Welcome back to Food Crawls, a series in which Eater Boston staffers guide you (virtually) on various food (and booze) crawls in the Boston area.
When we go out, we often find ourselves wanting to try more than one restaurant or bar at a time — a drink and a snack here, another drink and perhaps a dessert there — and want to share our favorite multi-stop combinations with you. These crawls are meant to be relatively walkable, and the amount of food and drink is meant to correspond roughly to a couple of average appetites (so bring a friend), although your mileage may vary. Email us if there’s a particular theme, specific dish or drink, or neighborhood you’d like to see covered in a future installment.
There’s a scene in the Ugly Delicious episode about barbecue in which chef David Chang, artist David Choe, and actor Steven Yuen are gathered around a table at Park’s BBQ in LA’s Koreatown speaking with proprietor Jenee Kim about her restaurant’s biggest draw: Korean barbecue. None of them are shocked that Korean barbecue — especially galbi and bulgogi — has become the most widely embraced Korean food among non-Korean Americans.
Chang argues that barbecue is barbecue no matter where it’s being made or how it’s being made, and so it makes sense that Americans would embrace the East Asian version. (He also wonders if the East Asian version could be made in the American tradition. The episode is worth a watch.)
Perhaps less embraced in the states are dishes like haejang-guk, a soup made from congealed ox blood, beef, and vegetables that is meant to help a hangover. Americans still aren’t loving the nasty bits and blood; Americans should embrace the nasty bits and blood.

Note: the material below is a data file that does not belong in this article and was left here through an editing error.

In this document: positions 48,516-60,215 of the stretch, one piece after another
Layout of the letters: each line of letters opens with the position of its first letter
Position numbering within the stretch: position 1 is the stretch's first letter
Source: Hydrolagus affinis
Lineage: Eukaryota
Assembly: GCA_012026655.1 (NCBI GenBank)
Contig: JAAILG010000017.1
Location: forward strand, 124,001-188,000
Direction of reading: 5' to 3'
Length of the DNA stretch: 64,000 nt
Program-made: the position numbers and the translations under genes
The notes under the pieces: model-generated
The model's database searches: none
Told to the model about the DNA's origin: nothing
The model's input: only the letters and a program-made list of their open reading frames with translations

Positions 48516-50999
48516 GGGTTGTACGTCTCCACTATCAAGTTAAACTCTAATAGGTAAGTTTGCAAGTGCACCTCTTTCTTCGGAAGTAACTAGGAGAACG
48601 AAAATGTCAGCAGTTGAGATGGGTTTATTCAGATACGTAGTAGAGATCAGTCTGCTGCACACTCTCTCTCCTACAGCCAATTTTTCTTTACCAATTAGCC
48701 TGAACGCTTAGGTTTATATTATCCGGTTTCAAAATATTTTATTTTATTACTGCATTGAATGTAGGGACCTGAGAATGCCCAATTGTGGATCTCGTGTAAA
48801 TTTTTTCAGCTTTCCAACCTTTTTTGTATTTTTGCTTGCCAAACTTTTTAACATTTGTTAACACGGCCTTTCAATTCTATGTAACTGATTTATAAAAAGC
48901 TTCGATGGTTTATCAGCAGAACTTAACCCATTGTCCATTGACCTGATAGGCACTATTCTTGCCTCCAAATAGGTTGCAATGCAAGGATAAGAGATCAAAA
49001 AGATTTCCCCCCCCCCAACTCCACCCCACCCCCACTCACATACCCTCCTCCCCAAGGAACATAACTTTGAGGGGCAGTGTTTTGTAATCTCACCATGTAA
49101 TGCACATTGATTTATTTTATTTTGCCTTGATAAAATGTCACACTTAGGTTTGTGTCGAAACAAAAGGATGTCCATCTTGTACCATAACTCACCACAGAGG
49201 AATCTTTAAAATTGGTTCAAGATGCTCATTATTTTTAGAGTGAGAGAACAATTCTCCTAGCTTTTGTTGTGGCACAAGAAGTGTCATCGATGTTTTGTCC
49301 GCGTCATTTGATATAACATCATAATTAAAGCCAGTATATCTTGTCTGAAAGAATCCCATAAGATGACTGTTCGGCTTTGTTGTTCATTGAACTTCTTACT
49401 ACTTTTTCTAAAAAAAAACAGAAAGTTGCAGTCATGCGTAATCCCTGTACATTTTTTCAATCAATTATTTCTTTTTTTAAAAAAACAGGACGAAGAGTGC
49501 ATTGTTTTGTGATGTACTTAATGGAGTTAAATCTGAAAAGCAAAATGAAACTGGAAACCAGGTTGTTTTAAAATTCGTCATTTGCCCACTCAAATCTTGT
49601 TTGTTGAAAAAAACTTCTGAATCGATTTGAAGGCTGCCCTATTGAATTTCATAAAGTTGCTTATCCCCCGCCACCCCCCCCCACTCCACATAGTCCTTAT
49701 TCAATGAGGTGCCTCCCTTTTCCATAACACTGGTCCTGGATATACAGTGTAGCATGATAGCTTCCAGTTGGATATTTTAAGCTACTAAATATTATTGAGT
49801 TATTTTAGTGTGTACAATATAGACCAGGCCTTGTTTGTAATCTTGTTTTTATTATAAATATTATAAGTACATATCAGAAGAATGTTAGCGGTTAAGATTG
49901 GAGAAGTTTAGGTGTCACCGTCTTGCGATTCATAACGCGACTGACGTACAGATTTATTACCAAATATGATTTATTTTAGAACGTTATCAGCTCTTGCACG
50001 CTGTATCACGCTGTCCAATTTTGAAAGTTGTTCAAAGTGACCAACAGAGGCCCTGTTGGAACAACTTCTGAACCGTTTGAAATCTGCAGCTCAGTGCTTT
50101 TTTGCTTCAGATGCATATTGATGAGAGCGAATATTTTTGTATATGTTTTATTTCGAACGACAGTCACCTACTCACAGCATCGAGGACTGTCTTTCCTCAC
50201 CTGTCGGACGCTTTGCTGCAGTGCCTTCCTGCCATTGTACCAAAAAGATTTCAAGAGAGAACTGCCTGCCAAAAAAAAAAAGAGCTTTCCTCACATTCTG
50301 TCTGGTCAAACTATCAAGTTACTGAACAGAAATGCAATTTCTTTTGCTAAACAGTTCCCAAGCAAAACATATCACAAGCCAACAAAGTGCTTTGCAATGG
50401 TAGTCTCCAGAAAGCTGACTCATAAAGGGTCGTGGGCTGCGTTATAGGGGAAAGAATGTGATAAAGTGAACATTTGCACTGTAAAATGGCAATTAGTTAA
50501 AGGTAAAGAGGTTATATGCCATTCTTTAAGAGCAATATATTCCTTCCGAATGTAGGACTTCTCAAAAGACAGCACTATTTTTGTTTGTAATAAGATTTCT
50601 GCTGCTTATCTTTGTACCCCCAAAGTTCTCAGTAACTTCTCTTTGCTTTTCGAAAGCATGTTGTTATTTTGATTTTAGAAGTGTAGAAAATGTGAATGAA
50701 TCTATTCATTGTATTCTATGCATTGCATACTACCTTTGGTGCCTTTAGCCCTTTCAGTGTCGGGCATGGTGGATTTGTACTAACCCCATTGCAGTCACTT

Allstonians are lucky eaters because the neighborhood is stocked with a number of exceptional Korean joints. The more adventurous Allston diners can slurp on blood; the more conservative Allston diners can stick to the galbi and bulgogi; every Allston diner is in for a Korean feast.
Stats for this food crawl:
- Total stops: 4
- Ounces of blood slurped: Let’s call it 15 to 20
- Banchan consumed: As much as one can handle
- Chain restaurants visited: 1
- Watermelons filled with liquor responsible for the next day’s hangover: Oh god, hopefully just the one
Kimchi Fritas at Coreanos
172 Brighton Ave., Boston, MA 02134
The pa dak fried chicken at Coreanos is crispy and sweet, and if this crawl didn’t have three more stops — including a fried chicken restaurant — we’d suggest eating it. Get the kimchi fritas instead (but go back some day for the fried chicken). These french fries, which are topped with kimchi, cheese, scallions, a fried egg, and a choice of different sauces, are effectively Korean poutine.
Korean Barbecue at Korean Garden
122 Harvard Ave., Boston, MA 02134
The bibimbap and the various soups at Korean Garden are noteworthy, but this spot is best known for its Korean barbecue. Be that square, conservative eater here and get the galbi and the chicken gui. The banchan is plentiful, so two barbecue orders (the minimum) is enough.
Fried Chicken at Bonchon
123 Brighton Ave., Boston, MA 02134
Not all chains are bad, folks. Bonchon proves this point with its impossibly crispy fried chicken. Offered in two varieties — soy garlic and spicy — Bonchon’s fried chicken is about as good as it gets in the entire city. Honestly.
Haejang-Guk at Myung Dong 1st Ave
90 Harvard Ave., Allston, MA 02134
From the televisions constantly playing K-pop videos to the watermelon hollowed out and filled with soju, Myung Dong offers one of the more bonkers and genuinely fun nights out in Allston. The ramen is simple and cheap and spicy, but the best soup at Myung Dong is its version of haejang-guk (spelled haejang gook on the menu). It’s known as a hangover cure in South Korea — and after all the soju you’re bound to drink, you better hope it works retroactively.